Ten Years On, an East Bay Housing Project Poised to Move Forward

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When Bay Area Council Senior Vice President Matt Regan first testified in support of a 315-unit housing project in Lafayette in 2011, his daughter was just learning to ride a bicycle. Ten years later, Regan testified again in support of the project, on the same day he took his daughter on her first driving lesson. The Terraces project in this small East Bay town is a poster child for everything that is wrong with how new housing gets approved in California and highlights the lengths to which local opponents will go to block new housing.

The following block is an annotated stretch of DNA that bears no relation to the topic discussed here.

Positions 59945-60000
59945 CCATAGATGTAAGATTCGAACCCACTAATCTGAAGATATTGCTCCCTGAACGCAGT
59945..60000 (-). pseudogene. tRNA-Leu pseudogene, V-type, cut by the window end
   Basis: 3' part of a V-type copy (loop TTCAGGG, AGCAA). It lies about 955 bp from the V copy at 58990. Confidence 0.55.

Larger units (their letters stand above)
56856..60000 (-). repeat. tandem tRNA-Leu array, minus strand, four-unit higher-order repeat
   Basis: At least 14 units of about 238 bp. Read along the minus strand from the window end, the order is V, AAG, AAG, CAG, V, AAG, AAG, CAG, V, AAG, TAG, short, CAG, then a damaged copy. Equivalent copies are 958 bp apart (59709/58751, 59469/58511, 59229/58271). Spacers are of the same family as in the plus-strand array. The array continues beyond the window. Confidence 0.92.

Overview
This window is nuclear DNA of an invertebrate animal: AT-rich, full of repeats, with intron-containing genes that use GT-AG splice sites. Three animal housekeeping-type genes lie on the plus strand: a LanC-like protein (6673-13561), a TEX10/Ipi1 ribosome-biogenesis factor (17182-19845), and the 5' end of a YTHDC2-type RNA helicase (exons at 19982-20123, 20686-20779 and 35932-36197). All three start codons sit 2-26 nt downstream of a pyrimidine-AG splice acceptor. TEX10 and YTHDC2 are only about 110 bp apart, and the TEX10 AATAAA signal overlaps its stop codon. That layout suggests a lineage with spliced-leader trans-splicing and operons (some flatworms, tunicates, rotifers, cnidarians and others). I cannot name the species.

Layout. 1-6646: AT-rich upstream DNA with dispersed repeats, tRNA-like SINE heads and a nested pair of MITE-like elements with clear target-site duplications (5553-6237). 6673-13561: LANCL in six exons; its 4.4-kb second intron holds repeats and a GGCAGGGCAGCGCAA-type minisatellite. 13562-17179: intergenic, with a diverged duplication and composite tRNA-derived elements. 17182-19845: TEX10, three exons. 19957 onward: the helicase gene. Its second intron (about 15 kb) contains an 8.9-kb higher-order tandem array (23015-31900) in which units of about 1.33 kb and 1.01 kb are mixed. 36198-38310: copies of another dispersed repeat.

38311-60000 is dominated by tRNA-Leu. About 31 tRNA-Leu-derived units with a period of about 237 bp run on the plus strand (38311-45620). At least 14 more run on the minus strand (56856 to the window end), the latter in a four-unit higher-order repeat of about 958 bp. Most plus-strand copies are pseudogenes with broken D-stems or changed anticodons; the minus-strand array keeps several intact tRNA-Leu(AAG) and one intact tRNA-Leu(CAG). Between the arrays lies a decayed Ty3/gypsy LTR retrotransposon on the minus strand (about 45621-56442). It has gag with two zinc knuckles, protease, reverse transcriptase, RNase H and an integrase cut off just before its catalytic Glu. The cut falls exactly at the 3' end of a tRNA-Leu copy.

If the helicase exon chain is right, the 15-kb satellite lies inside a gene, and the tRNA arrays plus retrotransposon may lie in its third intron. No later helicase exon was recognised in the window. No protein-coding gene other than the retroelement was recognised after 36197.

A Contra Costa County Superior Court judge this week may have removed the final obstacle to the project, issuing a tentative ruling against a local opposition group that had sued to reverse the city’s approval arguing it violated the California Environmental Quality Act (CEQA). The ease with which CEQA can be abused in lawsuits to block or delay all types of projects makes it one of the chief tools in the toolbox of housing opponents. The judge is expected to make the ruling final today, hopefully allowing this much-needed project to finally begin construction.

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